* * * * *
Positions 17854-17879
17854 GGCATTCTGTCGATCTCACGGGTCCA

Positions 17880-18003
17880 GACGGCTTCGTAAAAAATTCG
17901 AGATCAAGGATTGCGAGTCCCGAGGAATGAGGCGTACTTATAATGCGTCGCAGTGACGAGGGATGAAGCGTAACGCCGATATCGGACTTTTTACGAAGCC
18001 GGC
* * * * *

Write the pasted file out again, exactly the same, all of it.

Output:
Positions 17854-17879
17854 GGCATTCTGTCGATCTCACGGGTCCA

Positions 17880-18003
17880 GACGGCTTCGTAAAAAATTCG
17901 AGATCAAGGATTGCGAGTCCCGAGGAATGAGGCGTACTTATAATGCGTCGCAGTGACGAGGGATGAAGCGTAACGCCGATATCGGACTTTTTACGAAGCC
18001 GGC